Reactions between these reactive species and cellular components produce many secondary ROS and other radicals. Their reactivity varies significantly. Damage to. Treatment with paraquat which generates O 2 and H2 O2 can also lead to intrachromosomal recombination and significant levels of interchromosomal recombination at high doses Brennan et al. While DNA damage may be a contributor to cell death, it might not be a main one, since mutants that are affected in DNA repair do not feature strongly in the set of mutants that are sensitive to a range of different ROS-generating reagents Thorpe et al.

Moreover there is considerable overlap or redundancy in cellular antioxidant functions, and it requires deletion of all five peroxiredoxin genes involved in detoxification of hydroperoxides to generate strains with greatly increased mutation rates Wong et al. Protein damage caused by OH leads to cross-linking, fragmentation and oxidation of amino acyl residues, particularly aromatic side chains and cysteine Stadtman The protein hydroperoxides formed are reactive and upon decomposition release free radicals leading to further protein modification and unfolding Gebicki et al.

Damage to amino acids leads to formation of hydroxylated derivatives and oxidation of aromatic amino acid residues can produce reactive phenoxy radicals Aeschbach et al. FeS-proteins are very susceptible to O 2 , as evidenced by the methionine and lysine auxotrophy of the double sod1 sod2 mutant lacking superoxide dismutase SOD activity Liu et al. Hydrogen peroxide also leads to reversible oxidation of reactive cysteine residues in some proteins to form disulphides or sulfenic acid residues, or irreversible oxidation to sulphinic or sulphonic acids.

In the presence of reactive nitrogen species there can be S-nitrosylation as well. Some proteins that have oxidised cysteine residues have been identified in cells exposed to H2 O2. In addition, a number of stress chaperones, enzymes involved in carbohydrate, energy and amino acid metabolism, proteins involved in translation and proteolytic degradation were susceptible to cysteine oxidation.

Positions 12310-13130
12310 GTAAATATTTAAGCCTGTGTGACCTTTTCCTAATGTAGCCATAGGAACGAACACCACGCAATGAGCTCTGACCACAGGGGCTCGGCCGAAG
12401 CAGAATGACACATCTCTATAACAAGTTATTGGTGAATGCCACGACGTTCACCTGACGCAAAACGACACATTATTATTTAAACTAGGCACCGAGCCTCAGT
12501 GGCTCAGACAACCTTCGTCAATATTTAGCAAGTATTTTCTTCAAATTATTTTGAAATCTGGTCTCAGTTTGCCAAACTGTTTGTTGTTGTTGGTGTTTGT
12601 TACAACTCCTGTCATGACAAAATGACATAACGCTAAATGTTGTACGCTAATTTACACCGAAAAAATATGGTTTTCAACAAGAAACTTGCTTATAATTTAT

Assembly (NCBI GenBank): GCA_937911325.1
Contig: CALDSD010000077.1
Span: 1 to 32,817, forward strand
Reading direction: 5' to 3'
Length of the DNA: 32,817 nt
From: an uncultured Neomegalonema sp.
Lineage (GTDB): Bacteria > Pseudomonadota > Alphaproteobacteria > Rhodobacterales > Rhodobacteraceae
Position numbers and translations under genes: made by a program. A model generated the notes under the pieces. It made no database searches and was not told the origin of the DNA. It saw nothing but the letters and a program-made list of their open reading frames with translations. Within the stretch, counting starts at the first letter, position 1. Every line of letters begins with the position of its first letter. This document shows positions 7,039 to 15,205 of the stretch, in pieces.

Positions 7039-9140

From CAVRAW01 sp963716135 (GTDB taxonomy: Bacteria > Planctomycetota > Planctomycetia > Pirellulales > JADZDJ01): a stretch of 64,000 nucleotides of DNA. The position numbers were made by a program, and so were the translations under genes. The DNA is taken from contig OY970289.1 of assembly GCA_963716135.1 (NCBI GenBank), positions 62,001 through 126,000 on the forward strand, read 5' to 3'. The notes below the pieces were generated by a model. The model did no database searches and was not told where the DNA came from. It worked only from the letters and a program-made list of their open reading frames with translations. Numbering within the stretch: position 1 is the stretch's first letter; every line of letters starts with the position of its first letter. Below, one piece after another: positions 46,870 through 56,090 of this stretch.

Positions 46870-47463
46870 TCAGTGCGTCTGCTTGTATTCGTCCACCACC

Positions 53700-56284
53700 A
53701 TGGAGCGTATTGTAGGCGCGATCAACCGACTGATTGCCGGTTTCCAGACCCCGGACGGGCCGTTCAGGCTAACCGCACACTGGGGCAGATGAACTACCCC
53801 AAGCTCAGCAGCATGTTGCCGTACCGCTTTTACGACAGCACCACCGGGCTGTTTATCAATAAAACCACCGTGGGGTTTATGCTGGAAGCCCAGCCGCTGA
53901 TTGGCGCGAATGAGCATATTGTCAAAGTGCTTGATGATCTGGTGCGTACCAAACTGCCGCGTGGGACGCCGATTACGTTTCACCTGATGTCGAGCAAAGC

Many of the same proteins can undergo reversible disulphide formation with glutathione glutathionylation as a protective measure Grant et al. Unsaturated fatty acyl groups are the most susceptible to OH and the protonated form of O 2 , can initiate autocatalytic lipid peroxidation to form reactive lipid radicals and lipid hydroperoxides Gunstone Fig. Lipid hydroperoxides are among the most toxic hydroperoxides to yeast cells Alic et al.

1. Introduction

These toxic molecules can cause significant damage to cell membranes Evans et al. When lipid peroxides are broken down, they can produce reactive aldehydes such as malondialdehyde and in organisms with multiply unsaturated fatty acids not Saccharomyces cerevisiae 4-hydroxynonenal, which can contribute to the carbonylation of proteins Esterbauer et al. As discussed in subsequent chapters, carbonylation has also been implicated in protein. Proteins that are vulnerable to carbonylation following exposure of cells to H2 O2 include glyceraldehydephosphate dehydrogenase isozymes, aconitase, pyruvate dehydrogenase, 2-oxoglutarate dehydrogenase, Hsp60p, fatty acid synthase and Cu-Zn SOD Costa et al.